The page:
BP’s Norwegian spin-off has raised investor concerns over its billion-dollar spending plans and shrinking reserves in its first outing since its $6bn (£4.98bn) tie-up with Scandinavian explorer Det Norske last year.
BP Aker lost more than 2pc on the Oslo Stock Exchange on its first capital markets day after revealing bigger than expected spending plans and smaller than expected proven reserves.
Shares in the Norwegian super-independent slipped to lows of NOK157.80 (£15.30) as analysts sounded concern over a $700m cashflow squeeze for 2017.
Barclays Capital analyst James Hosie said the company’s headline figures “provide some notes of caution” amid a series of bullish presentations from the company’s management.
Aker BP chief executive Karl Johnny Hersvik said the company “is positioned for further growth” and will sustain its dividend of at least $250m a year in the medium term. He added that dividends will grow once its key Johan Sverdrup oil field is in production.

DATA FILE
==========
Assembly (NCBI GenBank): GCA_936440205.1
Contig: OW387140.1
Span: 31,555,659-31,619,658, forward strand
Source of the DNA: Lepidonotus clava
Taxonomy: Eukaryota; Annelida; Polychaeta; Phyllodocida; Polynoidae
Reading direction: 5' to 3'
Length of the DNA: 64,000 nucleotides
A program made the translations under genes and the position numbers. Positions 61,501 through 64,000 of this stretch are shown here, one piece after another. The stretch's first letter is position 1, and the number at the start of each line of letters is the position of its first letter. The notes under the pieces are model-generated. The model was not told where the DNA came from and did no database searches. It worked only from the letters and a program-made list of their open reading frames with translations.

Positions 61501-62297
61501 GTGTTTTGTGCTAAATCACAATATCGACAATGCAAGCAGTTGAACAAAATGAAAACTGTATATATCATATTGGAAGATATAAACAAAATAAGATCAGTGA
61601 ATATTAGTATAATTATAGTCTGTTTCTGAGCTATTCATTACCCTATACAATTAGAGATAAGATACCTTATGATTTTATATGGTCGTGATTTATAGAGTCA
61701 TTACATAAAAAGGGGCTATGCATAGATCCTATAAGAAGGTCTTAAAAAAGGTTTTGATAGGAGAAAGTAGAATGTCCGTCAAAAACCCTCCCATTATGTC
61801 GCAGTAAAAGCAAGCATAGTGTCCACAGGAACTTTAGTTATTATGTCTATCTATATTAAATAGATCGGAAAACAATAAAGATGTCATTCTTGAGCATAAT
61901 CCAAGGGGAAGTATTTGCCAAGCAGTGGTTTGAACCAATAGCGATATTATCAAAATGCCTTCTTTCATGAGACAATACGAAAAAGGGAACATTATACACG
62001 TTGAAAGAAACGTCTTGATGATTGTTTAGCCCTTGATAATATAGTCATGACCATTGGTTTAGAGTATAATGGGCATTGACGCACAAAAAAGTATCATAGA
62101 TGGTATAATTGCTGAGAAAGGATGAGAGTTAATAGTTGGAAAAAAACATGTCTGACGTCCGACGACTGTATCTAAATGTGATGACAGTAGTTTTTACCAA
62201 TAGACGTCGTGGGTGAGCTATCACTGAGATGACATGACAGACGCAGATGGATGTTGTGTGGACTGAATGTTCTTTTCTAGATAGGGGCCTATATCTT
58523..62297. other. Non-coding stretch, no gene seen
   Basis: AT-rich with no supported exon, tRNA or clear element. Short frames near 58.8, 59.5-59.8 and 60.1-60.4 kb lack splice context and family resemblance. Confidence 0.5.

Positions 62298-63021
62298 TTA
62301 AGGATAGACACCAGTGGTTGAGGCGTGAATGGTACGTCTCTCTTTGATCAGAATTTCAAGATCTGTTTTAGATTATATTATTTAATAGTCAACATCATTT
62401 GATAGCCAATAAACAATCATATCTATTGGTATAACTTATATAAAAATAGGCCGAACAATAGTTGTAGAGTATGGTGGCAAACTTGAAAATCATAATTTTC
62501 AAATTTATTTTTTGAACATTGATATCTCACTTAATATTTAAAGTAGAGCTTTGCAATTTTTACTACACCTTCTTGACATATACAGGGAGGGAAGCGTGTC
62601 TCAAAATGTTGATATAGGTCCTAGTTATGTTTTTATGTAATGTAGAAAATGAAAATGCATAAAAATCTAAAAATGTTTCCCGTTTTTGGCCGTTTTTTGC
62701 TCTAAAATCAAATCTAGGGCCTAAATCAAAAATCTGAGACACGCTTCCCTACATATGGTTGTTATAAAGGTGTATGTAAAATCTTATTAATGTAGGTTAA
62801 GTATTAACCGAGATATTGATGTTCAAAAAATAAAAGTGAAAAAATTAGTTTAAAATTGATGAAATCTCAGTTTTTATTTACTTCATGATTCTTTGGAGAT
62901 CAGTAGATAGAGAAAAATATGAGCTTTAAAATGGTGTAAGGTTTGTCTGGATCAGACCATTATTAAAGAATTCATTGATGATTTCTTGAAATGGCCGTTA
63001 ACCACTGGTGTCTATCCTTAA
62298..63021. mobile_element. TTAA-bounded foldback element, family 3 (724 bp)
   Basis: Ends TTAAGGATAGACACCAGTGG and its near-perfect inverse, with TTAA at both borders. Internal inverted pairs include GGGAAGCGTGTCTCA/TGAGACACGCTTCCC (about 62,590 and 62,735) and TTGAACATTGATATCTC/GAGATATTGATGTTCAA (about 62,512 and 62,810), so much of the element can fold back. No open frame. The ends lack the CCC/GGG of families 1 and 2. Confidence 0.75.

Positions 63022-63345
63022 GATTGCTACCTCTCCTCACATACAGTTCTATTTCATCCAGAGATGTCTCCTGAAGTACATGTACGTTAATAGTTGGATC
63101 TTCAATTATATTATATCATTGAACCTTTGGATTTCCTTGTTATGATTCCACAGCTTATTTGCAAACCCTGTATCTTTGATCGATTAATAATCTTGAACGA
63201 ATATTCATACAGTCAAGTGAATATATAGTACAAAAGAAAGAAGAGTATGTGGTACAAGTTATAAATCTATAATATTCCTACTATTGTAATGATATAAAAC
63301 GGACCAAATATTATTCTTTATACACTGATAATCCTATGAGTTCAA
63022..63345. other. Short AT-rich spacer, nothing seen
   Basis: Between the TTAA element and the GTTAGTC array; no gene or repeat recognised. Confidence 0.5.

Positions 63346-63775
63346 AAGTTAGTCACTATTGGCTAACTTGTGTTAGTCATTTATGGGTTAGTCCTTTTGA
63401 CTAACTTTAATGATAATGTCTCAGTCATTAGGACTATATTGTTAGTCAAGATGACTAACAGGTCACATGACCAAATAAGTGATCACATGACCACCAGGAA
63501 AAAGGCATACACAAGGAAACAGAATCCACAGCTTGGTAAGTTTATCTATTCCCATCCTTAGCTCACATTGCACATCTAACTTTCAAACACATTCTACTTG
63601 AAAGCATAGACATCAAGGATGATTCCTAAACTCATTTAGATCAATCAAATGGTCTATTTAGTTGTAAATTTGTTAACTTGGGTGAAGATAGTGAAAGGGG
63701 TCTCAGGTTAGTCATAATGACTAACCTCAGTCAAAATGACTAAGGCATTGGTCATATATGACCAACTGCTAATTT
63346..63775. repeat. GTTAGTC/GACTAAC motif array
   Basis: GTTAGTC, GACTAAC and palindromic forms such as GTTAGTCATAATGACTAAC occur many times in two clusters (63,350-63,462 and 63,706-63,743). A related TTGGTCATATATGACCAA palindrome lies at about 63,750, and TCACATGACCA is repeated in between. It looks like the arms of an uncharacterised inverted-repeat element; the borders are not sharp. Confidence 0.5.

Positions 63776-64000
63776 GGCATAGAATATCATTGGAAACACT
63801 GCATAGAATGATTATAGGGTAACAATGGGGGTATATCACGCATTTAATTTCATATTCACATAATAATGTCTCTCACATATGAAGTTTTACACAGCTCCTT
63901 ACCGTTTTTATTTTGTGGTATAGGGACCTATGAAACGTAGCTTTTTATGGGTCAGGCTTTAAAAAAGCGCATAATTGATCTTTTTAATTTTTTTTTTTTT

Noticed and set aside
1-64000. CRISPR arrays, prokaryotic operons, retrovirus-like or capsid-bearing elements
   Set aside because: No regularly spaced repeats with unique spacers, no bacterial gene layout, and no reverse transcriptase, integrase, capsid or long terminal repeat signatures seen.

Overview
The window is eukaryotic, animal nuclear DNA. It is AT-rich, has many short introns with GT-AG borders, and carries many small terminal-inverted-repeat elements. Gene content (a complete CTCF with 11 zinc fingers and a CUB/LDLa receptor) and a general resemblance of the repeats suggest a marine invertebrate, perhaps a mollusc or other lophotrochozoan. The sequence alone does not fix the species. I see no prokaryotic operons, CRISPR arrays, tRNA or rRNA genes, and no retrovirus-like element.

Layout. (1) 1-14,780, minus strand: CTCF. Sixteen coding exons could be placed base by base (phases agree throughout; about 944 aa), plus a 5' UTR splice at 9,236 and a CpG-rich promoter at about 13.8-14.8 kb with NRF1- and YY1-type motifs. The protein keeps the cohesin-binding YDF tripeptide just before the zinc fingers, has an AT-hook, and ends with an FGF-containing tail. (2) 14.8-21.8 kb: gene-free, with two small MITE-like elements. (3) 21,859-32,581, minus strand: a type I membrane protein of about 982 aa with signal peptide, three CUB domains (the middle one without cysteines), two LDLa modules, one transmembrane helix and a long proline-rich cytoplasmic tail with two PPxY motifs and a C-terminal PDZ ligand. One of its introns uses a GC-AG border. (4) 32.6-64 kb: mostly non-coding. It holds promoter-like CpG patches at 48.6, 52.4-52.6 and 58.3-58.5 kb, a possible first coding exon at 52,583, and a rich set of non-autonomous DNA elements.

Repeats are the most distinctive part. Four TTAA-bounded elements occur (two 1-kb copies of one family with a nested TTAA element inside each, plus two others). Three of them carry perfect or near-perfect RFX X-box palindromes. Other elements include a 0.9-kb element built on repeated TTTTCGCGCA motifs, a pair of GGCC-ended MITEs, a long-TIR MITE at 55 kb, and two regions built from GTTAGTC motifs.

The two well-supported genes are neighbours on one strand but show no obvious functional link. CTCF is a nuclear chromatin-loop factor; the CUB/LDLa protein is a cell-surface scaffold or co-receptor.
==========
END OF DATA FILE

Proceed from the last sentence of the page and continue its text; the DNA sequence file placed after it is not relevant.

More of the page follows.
The oil company’s spending plans include between $900m-$950m to go towards developing its projects and as much as $300m to be spent on oil exploration, compared to Barclays’ forecasts of $700m and $150m respectively.
Aker BP has also earmarked a further $100m-$110m for dismantling projects that are ready to be shut down.
The company revealed its production costs would be slightly higher than expected at $11 a barrel. Meanwhile its proven reserves have tumbled 10.5pc in a year to 711m barrels, from its estimates of 795 million barrels at the end of 2015, which it set out last September.
In more optimistic news for the fledgling tie-up the company raised its target production of more than 250,000 barrels of oil a day by the early 2020s to 270,000 a day. But Mr Hosie said it was not clear where over half of this growth comes from based on the current outlook for its projects.
Aker BP aims to give the green light to three projects during 2017, including the Snadd and Valhall West Flank projects as well as the Storklakken development. It also outlined a seven-well exploration campaign to increase its proven reserves.
BP hived off BP Aker last year in a bid to remove ageing oilfields from its portfolio.
BP and Det Norske both own a 30pc stake in the business with the rest of the business held by Det Norkse parent company Aker Exploration.
By Jillian Ambrose
Source: The Telegraph
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